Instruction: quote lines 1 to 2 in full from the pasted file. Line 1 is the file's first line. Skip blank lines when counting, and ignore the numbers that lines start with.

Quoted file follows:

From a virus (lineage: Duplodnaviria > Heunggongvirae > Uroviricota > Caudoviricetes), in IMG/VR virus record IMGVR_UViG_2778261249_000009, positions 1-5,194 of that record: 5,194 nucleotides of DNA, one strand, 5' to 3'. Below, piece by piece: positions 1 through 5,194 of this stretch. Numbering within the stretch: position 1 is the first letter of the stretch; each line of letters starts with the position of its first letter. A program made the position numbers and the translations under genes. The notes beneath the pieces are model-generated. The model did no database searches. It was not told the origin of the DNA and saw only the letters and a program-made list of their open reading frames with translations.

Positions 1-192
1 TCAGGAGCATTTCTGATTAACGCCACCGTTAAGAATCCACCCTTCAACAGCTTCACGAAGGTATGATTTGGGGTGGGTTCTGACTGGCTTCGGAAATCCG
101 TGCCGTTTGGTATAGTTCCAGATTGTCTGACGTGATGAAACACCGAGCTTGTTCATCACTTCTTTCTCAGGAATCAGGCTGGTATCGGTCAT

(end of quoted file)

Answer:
From a virus (lineage: Duplodnaviria > Heunggongvirae > Uroviricota > Caudoviricetes), in IMG/VR virus record IMGVR_UViG_2778261249_000009, positions 1-5,194 of that record: 5,194 nucleotides of DNA, one strand, 5' to 3'. Below, piece by piece: positions 1 through 5,194 of this stretch. Numbering within the stretch: position 1 is the first letter of the stretch; each line of letters starts with the position of its first letter. A program made the position numbers and the translations under genes. The notes beneath the pieces are model-generated. The model did no database searches. It was not told the origin of the DNA and saw only the letters and a program-made list of their open reading frames with translations.

Positions 1-192